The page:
There is a creeping, stealthy (some might say sinister) movement that just might change the face of health insurance in the United States. It will continue as long as we do not say its name aloud, like Lord What’s-His-Name at Hogwarts.
The not-so-well-hidden health policy revolution is the concept of opening Medicare or Medicaid to all people. A recent Atlantic article, “A Political Opening for Universal Health Care?” makes the scandalous assertion that the time may be ripe for this idea. Even Republicans might be supportive, as they make good on their promise to repeal the Affordable Care Act. Continue reading
Don’t get me wrong – I can enjoy a kale mango turmeric smoothie as much as the next guy. But I’m no hipster when it comes to alternative medicine. The real name for it should be “unstudied medicine”, and the reason it is not studied comes down to dollars and cents:
No one makes enough money from apple cider vinegar (melts away extra pounds! cures heartburn!) or whatever else to fund a solid, scientific study.
Tinkerbell is rescued from near death by the audience clapping their hands showing their faithful belief in her. The “Tinkerbell effect” describes things that exist only because we agree to believe in them –like the value of dollar bills or the rule of law or, perhaps these health policy nuggets: Continue reading
Two hot investments for you to consider:
- Start-Up Ace’s product adds 10 or more years of longevity for most people and a very broad group of people are candidates. It improves not only the person’s health status, but also their children’s. No harsh side effects.
- Rising Star Biomed’s product adds 10 months of longevity to a small group of people. Side effects are so harsh, many people discontinue mid-stream.
One of these is an exciting cancer drug. The other is a ho-hum program to encourage teens to graduate from high school. The reason we jump to the cancer drug is not just the profit motive. It is baked into our very human nature: Continue reading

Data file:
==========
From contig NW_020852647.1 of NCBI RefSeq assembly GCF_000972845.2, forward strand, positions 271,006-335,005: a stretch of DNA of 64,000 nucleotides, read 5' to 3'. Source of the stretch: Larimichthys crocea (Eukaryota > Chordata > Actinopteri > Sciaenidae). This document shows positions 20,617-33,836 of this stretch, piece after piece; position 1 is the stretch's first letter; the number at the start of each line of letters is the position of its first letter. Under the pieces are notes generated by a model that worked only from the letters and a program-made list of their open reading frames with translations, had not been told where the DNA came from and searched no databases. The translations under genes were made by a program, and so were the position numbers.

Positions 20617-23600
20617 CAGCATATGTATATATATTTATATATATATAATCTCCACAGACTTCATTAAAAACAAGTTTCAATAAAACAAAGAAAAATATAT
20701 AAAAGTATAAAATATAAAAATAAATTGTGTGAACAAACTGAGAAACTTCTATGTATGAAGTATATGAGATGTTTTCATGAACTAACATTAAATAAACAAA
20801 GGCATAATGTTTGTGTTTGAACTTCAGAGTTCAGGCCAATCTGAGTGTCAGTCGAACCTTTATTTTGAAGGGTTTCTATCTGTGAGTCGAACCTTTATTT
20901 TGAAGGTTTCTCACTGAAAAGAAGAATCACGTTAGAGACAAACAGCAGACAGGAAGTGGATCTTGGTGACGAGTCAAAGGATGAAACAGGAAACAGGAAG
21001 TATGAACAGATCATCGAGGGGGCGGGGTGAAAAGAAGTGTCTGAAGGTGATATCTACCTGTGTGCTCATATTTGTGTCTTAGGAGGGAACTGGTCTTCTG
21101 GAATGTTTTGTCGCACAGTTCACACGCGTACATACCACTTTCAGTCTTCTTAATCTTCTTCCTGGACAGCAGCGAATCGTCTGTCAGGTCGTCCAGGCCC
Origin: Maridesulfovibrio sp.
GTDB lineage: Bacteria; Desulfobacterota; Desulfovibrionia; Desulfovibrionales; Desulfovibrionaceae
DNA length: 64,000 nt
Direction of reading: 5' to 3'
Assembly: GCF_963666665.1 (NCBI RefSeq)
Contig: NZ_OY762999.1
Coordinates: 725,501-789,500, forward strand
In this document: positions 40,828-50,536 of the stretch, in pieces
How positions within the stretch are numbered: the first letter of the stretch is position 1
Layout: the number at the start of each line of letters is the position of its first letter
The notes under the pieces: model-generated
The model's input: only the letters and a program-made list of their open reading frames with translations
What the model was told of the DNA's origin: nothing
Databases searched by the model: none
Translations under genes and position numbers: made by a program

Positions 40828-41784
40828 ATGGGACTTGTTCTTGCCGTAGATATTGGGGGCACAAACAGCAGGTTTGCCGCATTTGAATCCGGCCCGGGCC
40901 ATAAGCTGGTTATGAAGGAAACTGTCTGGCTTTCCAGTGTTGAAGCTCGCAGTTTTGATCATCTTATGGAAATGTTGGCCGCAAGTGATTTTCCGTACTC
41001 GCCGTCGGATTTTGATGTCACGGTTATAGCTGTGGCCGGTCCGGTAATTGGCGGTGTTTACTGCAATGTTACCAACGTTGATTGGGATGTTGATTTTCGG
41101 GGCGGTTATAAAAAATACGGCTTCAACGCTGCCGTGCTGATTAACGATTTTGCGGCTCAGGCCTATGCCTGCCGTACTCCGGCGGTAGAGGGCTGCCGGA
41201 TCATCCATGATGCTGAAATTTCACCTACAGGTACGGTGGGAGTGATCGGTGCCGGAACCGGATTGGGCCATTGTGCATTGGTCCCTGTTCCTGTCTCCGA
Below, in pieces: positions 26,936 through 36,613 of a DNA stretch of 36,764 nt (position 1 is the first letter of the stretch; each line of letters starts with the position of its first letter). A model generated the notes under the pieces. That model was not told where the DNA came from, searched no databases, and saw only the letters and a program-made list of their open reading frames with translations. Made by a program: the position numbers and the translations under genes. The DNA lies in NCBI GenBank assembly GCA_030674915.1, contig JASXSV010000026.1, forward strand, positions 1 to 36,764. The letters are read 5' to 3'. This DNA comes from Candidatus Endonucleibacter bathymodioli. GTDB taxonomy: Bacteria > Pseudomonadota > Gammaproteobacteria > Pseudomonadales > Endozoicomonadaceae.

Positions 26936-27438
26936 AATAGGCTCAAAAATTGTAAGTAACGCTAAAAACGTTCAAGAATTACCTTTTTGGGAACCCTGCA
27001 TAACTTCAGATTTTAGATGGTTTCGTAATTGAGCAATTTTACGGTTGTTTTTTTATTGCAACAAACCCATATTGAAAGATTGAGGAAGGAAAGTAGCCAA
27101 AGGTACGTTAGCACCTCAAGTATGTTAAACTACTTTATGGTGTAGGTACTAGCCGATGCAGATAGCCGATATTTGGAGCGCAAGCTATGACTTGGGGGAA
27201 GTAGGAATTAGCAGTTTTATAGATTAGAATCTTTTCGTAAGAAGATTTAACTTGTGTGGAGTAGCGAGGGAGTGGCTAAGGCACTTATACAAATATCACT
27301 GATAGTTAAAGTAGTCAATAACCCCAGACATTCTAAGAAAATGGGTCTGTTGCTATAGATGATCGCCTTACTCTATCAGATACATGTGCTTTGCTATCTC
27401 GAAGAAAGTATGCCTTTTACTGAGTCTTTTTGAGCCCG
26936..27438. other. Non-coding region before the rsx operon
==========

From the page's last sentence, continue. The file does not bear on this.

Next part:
The link between lung cancer and smoking was confirmed in the 1940s. The surgeon general’s warning was put onto cigarette packs in 1966. And the deluge of stop-smoking messages has only grown ever since. So, why do three times as many adults with less than a high school education (30%) still smoke compared to as adults with a college education (10%)? The Stop Smoking campaigns don’t speak their language. Continue reading
Counting is not Sesame Street easy in population health science. Case in point: in 1999, a study concluded that medical errors in the United States hospitals were killing 98,000 people a year, the equivalent of two jumbo jet crashes per day. Recently, a new study upped the estimate to 250,000. Never fear — Count von Count is here! Continue reading
I don’t know about you, but I am truly sick of the healthcare crisis. There is a new crisis every year at health insurance renewal season (coming soon!), and then at least a few liberally sprinkled in between renewals. Epi-pen pricing is our most recent, which Time magazine says is “yet another sign of coming Pharma Crisis”. Aetna’s leaving several states’ insurance exchanges – there’s another one!
It begs the question whether the healthcare situation is actually a crisis. Continue reading
Missteps, politics, and controversy hampered AIDS research and prevention in the 1980s – costing us literally thousands of lives. “And the Band Played On”, Randy Shilts’s excellent account of the early days of AIDS, would be less disheartening if we weren’t repeating the same mistakes today with a different disease. Continue reading
Sometimes I miss newsworthy events. Such is the case with the Cheetos tax that Mexico started charging in 2014. (I also missed the memo on brand new socks being labeled “R” and “L” – what is up with that??? But I digress. . .) Now, enough time has passed to see whether high energy density, non-essential aka junk food consumption went down in Mexico. And it did, but not for everyone. Excellent study available here. Continue reading
We’ve all done it – over-focused on a deadline or an event and lost track of other things, which then became crises. “Tunneling” works, sort of, when we’re talking about working overtime for a month, and then catching up with our lonely spouse or weedy garden. But what if a person’s focus is consumed with life basics, like food and rent, and what gets forgotten are the electric bill and a child’s asthma inhaler? Tunneling is why poverty is very hard to escape. Continue reading